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2 June 1917 | Round 4

  • Collingwood
  • vs.
  • South Melbourne

Victoria Park (Home)

  • 8.18 (66)

    • QT 13.5

    • QT 24.10

    • QT 35.16

    • QT 48.18

  • -

  • 6.9 (45)

    • QT 12.1

    • QT 23.3

    • QT 36.6

    • QT 46.9

Match Report


The fact that there was only one match played on Saturday afternoon, and that in this the unbeaten South Melbourne were engaged with Collingwood at Victoria Park, drew a very large crowd to the game, the gate being nearly £200. Although Collingwood’s goal kicking was not np to their usual standard, it was their game all through, but the football was never what one would call really brilliant.

On n brief summary, Collingwood were much better than the other ride in the crushes, where South Melbourne’s active little men were overweighted, and, although the Collingwood fellows never went beyond the limit of fair play, the opposing bantams were sometimes knocked about like ninepins. In addition to their superiority in close play, Collingwood marked better, their kicking was more more even and they played with rather better method. It was a very fast game, with any amount of keenness in it.

In the opening quartet, Collingwood kicked against the breeze, which was not strong enough, however, to be a serious handicap. They more than held their own all through the quarter, and finished leading by 5-3 to South Melbourne’s 3-1. They gained very little in points in the second term, because their forwards usually very accurate were not kicking quite so well as usual, and, undoubtedly, Collingwood should have had more goals at half time. In  that respect the points are not reflex of merit. The ball and the play were for a considerable part of the time in South Melbourne’s ground. At half time Collingwood had 4-10 to South Melbourne’s 3-3.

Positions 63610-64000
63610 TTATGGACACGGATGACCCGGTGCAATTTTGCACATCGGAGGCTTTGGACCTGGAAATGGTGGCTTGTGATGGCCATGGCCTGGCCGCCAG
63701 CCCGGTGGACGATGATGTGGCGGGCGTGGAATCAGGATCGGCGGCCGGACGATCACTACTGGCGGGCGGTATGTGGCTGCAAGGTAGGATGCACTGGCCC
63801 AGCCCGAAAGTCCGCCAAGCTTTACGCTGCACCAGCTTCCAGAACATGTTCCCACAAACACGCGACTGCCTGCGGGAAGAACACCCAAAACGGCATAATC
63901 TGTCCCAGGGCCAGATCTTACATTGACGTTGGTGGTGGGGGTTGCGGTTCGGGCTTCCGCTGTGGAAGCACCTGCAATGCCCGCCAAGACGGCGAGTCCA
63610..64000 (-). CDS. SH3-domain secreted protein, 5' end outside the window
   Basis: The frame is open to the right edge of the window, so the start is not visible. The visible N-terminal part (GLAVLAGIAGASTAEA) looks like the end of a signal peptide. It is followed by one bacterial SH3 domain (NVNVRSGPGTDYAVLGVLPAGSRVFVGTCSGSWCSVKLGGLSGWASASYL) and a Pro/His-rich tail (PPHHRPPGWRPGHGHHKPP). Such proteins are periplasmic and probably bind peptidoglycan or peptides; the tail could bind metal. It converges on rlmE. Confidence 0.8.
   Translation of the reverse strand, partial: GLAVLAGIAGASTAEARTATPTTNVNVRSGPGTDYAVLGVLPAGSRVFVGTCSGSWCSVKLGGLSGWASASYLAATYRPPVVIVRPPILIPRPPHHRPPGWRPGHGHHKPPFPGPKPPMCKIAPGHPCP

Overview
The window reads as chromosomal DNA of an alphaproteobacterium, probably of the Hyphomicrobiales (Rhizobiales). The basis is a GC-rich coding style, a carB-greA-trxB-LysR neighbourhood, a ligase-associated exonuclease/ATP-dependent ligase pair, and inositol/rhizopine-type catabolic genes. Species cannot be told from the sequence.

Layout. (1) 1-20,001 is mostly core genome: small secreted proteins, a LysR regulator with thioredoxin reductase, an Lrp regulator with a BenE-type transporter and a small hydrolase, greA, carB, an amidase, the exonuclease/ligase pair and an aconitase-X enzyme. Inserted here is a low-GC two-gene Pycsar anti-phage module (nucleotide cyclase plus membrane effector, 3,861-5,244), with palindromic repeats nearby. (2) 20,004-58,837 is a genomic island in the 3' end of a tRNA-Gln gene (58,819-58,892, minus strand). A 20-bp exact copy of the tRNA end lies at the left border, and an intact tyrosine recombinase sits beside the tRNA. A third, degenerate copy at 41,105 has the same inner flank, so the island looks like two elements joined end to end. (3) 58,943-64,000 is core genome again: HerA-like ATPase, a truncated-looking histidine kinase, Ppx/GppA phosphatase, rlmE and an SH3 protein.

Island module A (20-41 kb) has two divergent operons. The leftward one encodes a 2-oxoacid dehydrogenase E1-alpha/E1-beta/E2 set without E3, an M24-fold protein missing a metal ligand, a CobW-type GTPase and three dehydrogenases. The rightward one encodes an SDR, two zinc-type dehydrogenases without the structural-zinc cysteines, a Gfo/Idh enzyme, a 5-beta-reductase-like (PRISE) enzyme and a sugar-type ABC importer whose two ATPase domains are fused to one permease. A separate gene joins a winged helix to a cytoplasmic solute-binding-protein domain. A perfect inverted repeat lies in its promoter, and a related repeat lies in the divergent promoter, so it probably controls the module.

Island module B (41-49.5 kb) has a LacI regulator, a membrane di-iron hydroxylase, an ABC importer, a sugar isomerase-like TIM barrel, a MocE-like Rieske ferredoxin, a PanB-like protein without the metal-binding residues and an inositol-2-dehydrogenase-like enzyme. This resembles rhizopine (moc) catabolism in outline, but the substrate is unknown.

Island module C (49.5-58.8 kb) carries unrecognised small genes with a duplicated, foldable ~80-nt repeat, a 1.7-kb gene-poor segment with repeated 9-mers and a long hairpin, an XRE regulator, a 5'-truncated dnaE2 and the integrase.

After that it seemed possible that South Melbourne would recover. They played their best football, and in the third term, when the ball for the first time in the match appeared to show them a fair share of favour, their marking and kicking improved. They played to the man in rather better style, while Collingwood continued to lose opportunities forward. At three-quarter time the Magpies were still in the lead, with 5-16 to 6-6. At one stage of that quarter the South had 5-4 to Collingwood 4-15, but the latter part of the term was wholly in favour of the home team, with occasional dashes by the South to break the monotony of Collingwood’s attack.

The last quarter was full of dash and go, but skilful handling of the ball was not a feature. Collingwood’s men on the half-back line, and also in the ruck, were still too strong for the South, though the little men in red and white were always in the thick of it. In this last quarter South Melbourne failed to score a goal, 3 points being their modest increase, while Collingwood, improving their shooting, got 3 goal, and the final was: – COLLINGWOOD, 8 goals 18 behinds (66 points), SOUTH MELBOURNE, 6 goals 9 behinds (45 points).

Although Collingwood’s victory was due largely to their superior weight and height, it was notable that two of their small men, Dobrigh and Laton, chiefly distinguished themselves. Laxton has the persistency of a terrier. The ball always seems to fascinate him, but his skill is not always equal to his concentration, Dobright played with much more discrimination, used his head well, and his contribution was altogether a nice display. Hughes, in the ruck, improved upon recent games. Brown, on the half-back line, was particularly prominent in the last half of the game.

R. Lee, often scoring after marks, got three of Collingwood’s goals, Drummond kept up his form on the wing, and was one of the really reliable men of the team; while Colechin also showed good form. Some of the best of South Melbourne’s play was seen across the centre line, where Tandy and Caldwell were quite up to their form. Howell was a valuable force in the ruck, his high-marking being particularly good. Boyce, forward, was very prominent, although he only got one goal. Hutchinson, a new and prominent forward on the side, getting a brace. Doherty’s active, tricky play sometimes served, and occasionally disappointed him. He was, however, always prominent. Radernacher was very useful after half-time, when Deas also put in some very fine dashes from the defence line.

1917 ‘Collingwood Beats South Melbourne.’, The Argus(Melbourne, Vic. : 1848 – 1957), 4 June, p. 4, viewed 19 August, 2015,

Team Stats

  • # Guernsey
  • GL Goals
  • B Behinds
  • K Kicks
  • H Handballs
  • D Disposals
  • M Marks
  • HO Hit Outs
  • FF Frees For
  • FA Frees Against
  • T Tackles
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